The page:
2. How to Disarm a Narcissist (and Make Them a Bit More Tolerable)
“There is no doubt that each of us has a narcissist in our life; that person that just can’t seem to see past the end of their nose. While many of us are able to experience the world around us and find a way to deal with the ups and downs handed out, narcissists tend to keep their surroundings very well controlled. Whatever they can’t control they blame others for.
Even if you have a good argument and viable solution the narcissist will use his repertoire of ammo to put you down and make you the person at fault. It might be easy to think that we can just dropkick that person and move on with life but sometimes it is far easier said than done.”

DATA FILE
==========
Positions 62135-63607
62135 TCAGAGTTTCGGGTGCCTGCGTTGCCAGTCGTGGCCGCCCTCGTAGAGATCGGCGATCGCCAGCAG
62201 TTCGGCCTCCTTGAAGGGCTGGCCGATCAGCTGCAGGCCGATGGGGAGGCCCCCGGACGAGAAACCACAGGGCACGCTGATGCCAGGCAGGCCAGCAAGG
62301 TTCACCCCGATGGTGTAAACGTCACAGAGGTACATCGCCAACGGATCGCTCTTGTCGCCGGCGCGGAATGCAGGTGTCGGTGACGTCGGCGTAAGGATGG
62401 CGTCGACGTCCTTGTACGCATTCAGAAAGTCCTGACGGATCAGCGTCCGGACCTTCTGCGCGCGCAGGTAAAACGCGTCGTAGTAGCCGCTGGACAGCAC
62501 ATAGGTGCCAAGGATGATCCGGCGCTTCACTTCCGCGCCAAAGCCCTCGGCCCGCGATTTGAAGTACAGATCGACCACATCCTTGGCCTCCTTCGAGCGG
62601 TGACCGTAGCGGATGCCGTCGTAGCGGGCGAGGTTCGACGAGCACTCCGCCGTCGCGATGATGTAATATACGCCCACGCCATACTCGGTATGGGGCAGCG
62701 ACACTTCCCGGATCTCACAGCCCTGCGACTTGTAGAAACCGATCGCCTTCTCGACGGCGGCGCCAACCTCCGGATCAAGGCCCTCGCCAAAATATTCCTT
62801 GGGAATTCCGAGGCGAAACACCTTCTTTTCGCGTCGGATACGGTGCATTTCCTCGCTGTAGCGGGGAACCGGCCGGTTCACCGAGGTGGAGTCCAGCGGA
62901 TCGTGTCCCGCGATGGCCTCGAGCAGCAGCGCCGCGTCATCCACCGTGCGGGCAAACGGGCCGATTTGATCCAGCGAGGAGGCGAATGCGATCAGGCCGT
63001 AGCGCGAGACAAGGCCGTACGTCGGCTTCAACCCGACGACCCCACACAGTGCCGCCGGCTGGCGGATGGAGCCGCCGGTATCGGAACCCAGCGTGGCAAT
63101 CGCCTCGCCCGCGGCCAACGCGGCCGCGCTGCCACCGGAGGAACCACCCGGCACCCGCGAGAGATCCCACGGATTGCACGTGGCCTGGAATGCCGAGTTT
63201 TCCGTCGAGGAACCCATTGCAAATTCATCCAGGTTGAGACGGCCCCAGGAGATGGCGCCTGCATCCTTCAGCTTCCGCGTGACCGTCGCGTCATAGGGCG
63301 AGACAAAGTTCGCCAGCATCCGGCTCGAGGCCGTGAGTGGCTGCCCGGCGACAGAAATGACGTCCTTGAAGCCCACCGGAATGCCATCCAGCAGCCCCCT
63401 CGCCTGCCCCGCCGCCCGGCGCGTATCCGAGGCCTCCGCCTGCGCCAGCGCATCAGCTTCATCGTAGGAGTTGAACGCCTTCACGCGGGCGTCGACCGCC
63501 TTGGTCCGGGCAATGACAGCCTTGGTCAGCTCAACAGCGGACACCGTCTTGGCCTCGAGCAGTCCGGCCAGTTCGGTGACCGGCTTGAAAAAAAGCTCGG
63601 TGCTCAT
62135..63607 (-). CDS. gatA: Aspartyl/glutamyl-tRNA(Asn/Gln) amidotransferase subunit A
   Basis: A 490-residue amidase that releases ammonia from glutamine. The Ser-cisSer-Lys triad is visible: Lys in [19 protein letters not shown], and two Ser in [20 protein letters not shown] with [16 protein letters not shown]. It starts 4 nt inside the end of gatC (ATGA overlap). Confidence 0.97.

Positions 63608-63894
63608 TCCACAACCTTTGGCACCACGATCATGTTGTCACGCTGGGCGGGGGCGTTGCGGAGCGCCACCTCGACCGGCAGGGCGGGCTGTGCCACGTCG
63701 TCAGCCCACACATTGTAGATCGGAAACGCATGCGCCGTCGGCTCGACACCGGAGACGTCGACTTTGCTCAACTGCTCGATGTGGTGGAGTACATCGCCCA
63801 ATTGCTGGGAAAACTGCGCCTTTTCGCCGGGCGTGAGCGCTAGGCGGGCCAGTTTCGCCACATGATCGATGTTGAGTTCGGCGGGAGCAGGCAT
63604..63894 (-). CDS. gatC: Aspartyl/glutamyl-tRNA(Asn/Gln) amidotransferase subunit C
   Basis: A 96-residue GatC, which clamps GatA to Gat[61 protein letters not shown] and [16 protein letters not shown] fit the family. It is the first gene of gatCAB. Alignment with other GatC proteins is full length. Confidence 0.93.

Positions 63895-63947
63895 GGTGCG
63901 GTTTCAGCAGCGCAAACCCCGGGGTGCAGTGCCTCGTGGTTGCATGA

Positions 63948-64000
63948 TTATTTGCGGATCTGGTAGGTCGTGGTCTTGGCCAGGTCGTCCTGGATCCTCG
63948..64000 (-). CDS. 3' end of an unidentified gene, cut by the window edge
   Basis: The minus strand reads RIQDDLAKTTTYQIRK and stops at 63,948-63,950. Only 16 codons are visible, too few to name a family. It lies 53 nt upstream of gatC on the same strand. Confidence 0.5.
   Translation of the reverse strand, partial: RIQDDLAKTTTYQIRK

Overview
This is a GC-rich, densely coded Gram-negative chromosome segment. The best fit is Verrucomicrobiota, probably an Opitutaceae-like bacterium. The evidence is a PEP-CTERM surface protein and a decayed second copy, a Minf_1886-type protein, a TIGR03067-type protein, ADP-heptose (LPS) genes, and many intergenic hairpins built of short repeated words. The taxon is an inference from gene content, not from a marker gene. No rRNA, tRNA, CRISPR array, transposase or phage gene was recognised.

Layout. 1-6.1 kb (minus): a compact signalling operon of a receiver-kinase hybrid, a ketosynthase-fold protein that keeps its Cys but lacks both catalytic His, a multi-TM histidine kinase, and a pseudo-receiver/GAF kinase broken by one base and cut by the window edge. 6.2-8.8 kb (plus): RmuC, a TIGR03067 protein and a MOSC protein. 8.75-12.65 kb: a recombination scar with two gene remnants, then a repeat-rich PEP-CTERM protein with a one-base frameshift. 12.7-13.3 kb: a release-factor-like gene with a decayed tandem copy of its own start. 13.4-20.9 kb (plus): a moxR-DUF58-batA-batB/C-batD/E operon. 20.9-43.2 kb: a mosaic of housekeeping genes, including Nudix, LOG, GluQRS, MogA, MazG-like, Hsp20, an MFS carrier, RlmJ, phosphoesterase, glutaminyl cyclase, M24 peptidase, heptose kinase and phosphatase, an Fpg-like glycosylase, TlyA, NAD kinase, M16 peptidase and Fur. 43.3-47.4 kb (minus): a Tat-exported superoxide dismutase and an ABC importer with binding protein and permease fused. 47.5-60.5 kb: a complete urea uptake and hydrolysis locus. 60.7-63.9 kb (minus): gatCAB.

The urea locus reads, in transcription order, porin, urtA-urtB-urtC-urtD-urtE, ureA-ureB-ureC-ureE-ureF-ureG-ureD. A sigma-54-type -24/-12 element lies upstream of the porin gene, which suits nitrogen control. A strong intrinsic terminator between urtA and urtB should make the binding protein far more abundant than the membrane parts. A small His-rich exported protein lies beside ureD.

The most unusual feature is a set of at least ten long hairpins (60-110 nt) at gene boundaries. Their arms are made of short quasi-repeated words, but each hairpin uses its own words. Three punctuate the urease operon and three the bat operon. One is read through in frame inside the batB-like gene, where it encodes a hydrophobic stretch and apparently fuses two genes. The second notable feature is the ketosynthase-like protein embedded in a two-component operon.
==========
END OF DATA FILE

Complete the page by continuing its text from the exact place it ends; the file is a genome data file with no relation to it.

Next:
1. Your Parting Words: How to Break the News about Divorce Responsibly
“Telling your mate you want a separation or divorce is a moment of truth, and every individual I interviewed remembers precise details about this instant. In my case, we were vacationing in Lake Tahoe when I told my husband.
We sat looking at the clear blue water, at our kayak tied to the dock, and ducks bobbing on the surface. And then I broke the stillness by saying, “I think we should separate for a while and see what happens. I need space to find out who I am and what I want. I need to leave when we get back home.” I said a few other things, to make it sound less final, less threatening, and less hurtful. As I spoke, I felt strong and exhilarated to finally break the news to my husband. I felt terrified as well.”